The Gaelic Harp

No musical instrument has ever had to carry so much baggage, surely, as the Irish harp. It has been the symbol both of Ireland under English rule and of the Irish Free State. Unadorned, on a green background, it was a rebel flag in 1916.

While its earliest origins are lost, the Irish harp has a certain history dating back at least 1000 years. Brian Boru, the last High King of Ireland (d 1014), is said to have been an accomplished player, but while he is attributed with all manner of skills for which there is no evidence, surviving 12-century annals refer to the Celtic harp being the only music played during the Crusades.

At this time, the Gaelic harp was revered in Celtic culture (and all over Europe). It was de rigueur for Scottish and Irish kings and chieftains to have their own resident harper who, in turn, enjoyed high status and special privileges. The musician’s main duties were to accompany poetry recitations or the singing of psalms. While they may have composed their own music, they did not write them down.

The English monarch Henry VIII declared himself King of Ireland in 1531. Such was the fame and prestige of the county’s harp, it was chosen as the official national symbol of Ireland and stamped onto the coinage of Henry’s new realm.

The Celtic social order was on the wane by this time and as the decades pass, harpers lost much of their status, and their numbers declined. Some become travelling musicians, playing their harps and singing, because rich patrons no longer retained them. In many ways, the harp’s success became a problem. Still very much recognised as a symbol of Ireland and Irish pride, the Gaelic harp became an emblem of resistance to the Crown and England. As such, it was banned at the end of the medieval period and the old Celtic harp tradition began to die out. By the 18th century, the Scottish clarsach had disappeared. A century later, the Irish harp, too, was extinct.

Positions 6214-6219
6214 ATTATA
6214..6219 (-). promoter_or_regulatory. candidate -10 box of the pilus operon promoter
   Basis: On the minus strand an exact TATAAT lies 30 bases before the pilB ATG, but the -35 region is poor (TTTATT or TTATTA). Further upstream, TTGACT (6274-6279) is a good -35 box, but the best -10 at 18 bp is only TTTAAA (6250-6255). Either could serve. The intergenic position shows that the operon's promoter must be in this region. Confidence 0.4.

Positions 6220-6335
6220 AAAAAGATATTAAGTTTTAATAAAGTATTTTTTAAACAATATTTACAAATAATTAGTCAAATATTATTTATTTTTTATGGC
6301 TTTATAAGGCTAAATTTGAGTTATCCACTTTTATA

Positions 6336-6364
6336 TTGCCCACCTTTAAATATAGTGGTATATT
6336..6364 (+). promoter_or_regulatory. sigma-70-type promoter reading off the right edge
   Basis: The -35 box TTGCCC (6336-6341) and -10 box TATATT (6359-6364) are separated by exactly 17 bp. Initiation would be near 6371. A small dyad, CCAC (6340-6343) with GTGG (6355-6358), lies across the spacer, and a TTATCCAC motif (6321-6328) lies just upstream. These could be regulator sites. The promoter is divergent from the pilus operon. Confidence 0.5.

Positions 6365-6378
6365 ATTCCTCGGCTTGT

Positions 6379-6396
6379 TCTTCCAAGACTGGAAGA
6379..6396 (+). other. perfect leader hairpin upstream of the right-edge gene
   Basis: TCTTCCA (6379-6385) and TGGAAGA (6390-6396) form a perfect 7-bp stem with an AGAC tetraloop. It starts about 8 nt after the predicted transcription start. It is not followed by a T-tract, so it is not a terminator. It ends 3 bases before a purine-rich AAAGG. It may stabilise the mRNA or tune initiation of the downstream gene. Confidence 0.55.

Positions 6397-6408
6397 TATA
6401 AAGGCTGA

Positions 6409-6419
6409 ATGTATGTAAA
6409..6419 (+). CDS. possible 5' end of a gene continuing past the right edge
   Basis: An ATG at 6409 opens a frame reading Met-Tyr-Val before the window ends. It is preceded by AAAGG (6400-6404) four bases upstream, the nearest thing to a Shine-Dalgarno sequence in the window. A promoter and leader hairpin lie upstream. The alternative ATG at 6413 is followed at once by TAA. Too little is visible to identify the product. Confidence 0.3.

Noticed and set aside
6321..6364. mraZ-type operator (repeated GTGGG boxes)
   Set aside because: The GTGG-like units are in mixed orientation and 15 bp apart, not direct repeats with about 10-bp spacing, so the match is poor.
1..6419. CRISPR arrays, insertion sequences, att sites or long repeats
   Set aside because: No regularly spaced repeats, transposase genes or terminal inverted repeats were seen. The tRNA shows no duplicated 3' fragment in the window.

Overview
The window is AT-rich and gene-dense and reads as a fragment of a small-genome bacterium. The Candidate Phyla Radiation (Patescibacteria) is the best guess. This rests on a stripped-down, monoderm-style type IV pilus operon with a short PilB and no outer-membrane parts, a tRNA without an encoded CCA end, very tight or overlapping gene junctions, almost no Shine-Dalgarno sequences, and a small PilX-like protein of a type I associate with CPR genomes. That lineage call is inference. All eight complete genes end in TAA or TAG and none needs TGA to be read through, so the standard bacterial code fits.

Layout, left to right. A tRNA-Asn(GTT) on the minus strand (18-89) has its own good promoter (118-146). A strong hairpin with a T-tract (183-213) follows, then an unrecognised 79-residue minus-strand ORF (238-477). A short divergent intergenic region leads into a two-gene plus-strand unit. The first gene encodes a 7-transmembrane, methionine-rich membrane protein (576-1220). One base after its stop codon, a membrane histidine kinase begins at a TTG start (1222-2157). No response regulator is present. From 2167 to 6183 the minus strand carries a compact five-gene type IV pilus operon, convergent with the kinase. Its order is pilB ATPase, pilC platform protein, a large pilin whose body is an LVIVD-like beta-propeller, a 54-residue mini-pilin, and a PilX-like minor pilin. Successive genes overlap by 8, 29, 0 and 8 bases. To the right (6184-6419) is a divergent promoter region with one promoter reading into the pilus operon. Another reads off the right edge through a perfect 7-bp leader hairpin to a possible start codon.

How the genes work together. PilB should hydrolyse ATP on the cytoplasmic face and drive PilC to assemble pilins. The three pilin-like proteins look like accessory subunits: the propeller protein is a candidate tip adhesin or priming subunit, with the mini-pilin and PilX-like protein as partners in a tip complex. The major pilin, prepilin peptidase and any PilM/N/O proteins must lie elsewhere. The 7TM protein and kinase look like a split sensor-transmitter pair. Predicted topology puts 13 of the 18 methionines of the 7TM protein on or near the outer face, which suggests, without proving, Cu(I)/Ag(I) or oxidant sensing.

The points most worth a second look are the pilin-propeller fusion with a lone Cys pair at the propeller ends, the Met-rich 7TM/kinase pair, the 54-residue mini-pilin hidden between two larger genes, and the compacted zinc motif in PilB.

Since the foundation of the Irish Free State in 1922, the Irish harp has been employed as the official emblem of Ireland. In the aftermath of the War of Independence and the Irish Civil War it was necessary to create political and social stability, and national symbols, in particular, the tricolour flag, the Irish harp and the national anthem, Amhrán na bhFiann, were important unifying symbols in the early years of the new State.

A design based on the Trinity College harp (Brian Boru harp) by the English sculptor Percy Metcalfe was adopted as the basis for the Great Seal of the Irish Free State in 1923 and has remained the model for all official representations of the harp emblem on seals of state, Irish coinage and the coat of arms.

Ireland is the only nation to have a musical instrument as a national emblem. The Irish harp has been embedded in Irish politics and culture for centuries. The harp enjoyed a high status in early Gaelic society due to the sophistication of the instrument and the considerable technical ability of the harper.

Today, a representation of the traditional harp is to be found on the Presidential Seal and on many official documents, on passports, on the flag of Leinster (but not the national flag), on Irish euro coins and as a logo for a number of prominent state-supported organisations such as the National University of Ireland.

§ Excerpts taken from Mary Louise O’Donnell’s ‘Death of an Icon: Deconstructing the Irish Harp Emblem in the Celtic Tiger Years’

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